It seems I carefully and meticulously re-plugged the DRV8825 PCB into its socket exactly one pin too high, which, among other Bad Things, connects the +24 V motor power supply to the driver GND pin.
Obviously, this did not end well:
The fuse, put under considerable stress, vented smoke & debris in all directions across the board; note the jets above the white motor connector. Surprisingly, the 1 kΩ resistor just below it is in fine shape, as is the rather blackened electrolytic cap.
The fuse measures the same 150-ish mΩ as the fuses in the other two axes, but I doubt it’s actually a fuse any more.
Astonishingly, the Arduino clone on the board worked fine, so I could extract the GRBL configuration.
Memo to Self: Never plug things in with your head upside down!
Along with the (defunct) Blackburn Flea, the bike pack also disgorged an anonymous taillight with a battery resistant to recharging through the USB port. Gentle suasion cracked the solvent-glued joint around the case:
As with most modern electronics, a battery occupies most of the interior volume:
For posterity, the connections:
I unsoldered the cell and charged it from a bench supply:
The voltage started out low with the current held to about 100 mA, eventually rose to 4.1 V, and stayed there while the current dropped to zero. Unlike the Blackburn cell, it appears not too much worse for the experience, although I haven’t measured the actual capacity.
Clipping the Tek current probe around the LED supply wire produced this waveform for the “dim” setting:
Adding a voltage probe across the LEDs and clicking to the “high” setting:
The intense ringing at the start of the pulse seems an artifact of the measurement setup, but ya never know; these days, RFI can come from anywhere.
In any event, the COB LED strip draws 800 mA from a fully charged battery, about 26 mA for each of the 30 LEDs. The 5% duty cycle in the “dim” setting is decently bright and 18% in “high” is entire adequate.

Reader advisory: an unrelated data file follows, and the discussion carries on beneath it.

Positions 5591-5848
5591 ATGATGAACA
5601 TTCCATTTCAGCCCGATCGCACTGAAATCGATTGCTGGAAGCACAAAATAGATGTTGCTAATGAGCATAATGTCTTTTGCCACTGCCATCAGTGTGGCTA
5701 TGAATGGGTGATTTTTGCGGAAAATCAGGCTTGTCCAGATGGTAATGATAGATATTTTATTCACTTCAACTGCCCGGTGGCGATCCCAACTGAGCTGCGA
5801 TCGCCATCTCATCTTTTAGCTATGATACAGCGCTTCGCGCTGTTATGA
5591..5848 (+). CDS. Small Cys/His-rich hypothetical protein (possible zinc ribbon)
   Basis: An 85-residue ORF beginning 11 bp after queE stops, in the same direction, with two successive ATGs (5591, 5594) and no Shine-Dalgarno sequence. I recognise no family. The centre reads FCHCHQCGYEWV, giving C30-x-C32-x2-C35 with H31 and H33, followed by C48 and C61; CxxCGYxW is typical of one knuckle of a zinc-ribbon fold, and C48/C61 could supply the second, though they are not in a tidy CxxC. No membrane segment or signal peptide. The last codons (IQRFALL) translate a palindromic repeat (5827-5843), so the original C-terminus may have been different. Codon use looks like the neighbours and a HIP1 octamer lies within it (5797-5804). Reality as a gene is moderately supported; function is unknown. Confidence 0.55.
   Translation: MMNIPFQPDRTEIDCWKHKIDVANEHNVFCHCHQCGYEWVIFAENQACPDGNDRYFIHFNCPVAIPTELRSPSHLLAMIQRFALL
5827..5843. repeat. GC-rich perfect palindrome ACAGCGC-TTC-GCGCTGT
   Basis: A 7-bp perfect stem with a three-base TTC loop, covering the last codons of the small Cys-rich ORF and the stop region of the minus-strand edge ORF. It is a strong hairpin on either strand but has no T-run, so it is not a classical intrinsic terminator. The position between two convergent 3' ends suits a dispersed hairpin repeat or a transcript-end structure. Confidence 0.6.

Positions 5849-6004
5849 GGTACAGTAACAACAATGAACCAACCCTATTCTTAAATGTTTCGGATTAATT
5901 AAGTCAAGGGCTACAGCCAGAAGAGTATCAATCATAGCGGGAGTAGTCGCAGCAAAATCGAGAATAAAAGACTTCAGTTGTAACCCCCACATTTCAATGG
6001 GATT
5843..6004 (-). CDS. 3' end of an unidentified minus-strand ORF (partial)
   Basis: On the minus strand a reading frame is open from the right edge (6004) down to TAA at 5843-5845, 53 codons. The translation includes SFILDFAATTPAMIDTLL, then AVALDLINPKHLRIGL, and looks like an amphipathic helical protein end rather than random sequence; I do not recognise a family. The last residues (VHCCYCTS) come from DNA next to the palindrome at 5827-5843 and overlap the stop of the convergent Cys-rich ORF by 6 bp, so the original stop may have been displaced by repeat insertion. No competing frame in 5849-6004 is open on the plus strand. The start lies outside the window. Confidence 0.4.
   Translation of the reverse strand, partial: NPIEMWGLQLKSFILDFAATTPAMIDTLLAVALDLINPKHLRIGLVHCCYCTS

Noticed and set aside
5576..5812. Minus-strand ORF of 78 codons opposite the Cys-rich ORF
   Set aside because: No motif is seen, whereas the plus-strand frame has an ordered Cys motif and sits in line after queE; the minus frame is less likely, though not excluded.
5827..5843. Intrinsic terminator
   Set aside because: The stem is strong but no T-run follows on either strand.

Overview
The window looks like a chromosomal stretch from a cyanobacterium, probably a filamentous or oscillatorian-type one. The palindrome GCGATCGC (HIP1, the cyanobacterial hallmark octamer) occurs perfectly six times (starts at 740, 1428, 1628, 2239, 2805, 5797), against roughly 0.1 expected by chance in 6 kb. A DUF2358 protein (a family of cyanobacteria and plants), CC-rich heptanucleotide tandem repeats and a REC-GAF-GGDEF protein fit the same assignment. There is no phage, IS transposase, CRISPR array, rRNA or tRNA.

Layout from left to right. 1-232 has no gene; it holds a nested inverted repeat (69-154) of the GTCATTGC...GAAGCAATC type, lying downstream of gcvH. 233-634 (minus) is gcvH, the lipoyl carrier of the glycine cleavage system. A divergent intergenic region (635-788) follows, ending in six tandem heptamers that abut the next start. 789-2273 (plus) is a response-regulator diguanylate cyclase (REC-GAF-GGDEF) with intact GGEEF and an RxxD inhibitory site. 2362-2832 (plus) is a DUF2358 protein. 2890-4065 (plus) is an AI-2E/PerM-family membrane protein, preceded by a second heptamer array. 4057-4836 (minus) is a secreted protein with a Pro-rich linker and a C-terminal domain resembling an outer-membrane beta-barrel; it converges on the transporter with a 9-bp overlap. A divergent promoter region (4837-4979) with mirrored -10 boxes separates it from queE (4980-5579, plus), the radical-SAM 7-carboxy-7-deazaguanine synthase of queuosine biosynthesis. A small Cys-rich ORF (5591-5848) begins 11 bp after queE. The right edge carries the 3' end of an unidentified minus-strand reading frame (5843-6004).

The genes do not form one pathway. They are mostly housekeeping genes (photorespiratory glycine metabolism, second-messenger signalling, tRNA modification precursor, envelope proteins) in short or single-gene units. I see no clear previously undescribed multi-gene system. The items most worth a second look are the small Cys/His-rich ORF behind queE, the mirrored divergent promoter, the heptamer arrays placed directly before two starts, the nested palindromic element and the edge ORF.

A trio of blinks works for daytime rides, although the fastest one seems seizure-inducing.
I’ve strapped it around a rack strut and run it at the slowest blink, on the principle you can never have too many blinky lights …
You’re supposed to just rotate the wiper blade holder and have it pop out of the mount on the end of the arm:
The blade holder has two opposed pegs fitting into those curved notches to the right of the hook for the holder’s pivot, with the intent of preventing it from rotating too far and sliding out. I was unwilling to apply sufficient force to disengage those pegs, as the penalty for breaking the wrong piece of plastic seemed very high. Apparently, the pegs should ride up over the slightly lower edge of their notch, bending the holder’s sides outward as they do.
So I jammed a little screwdriver beside one of the pegs, managed to encourage it out of its notch, repeated the treatment on the other side, and the blade holder popped right out.
The front wiper arms have J-hooks on their ends and disengage easily, at least after you realize the flat panel on the blade holder is actually a latch you’re suppose to pull up-and-out to release the hook. This goes more easily when assisted with the aforementioned small screwdriver.
The blades were in good shape after five years, mostly because the Forester spends most of its time in the garage. A trio of silicone wipers should last the rest of its life, with the OEM wipers tucked into the spare tire well Just In Case.
Back in the day, one could replace just the blades, not the entire holder, but I suppose this is progress.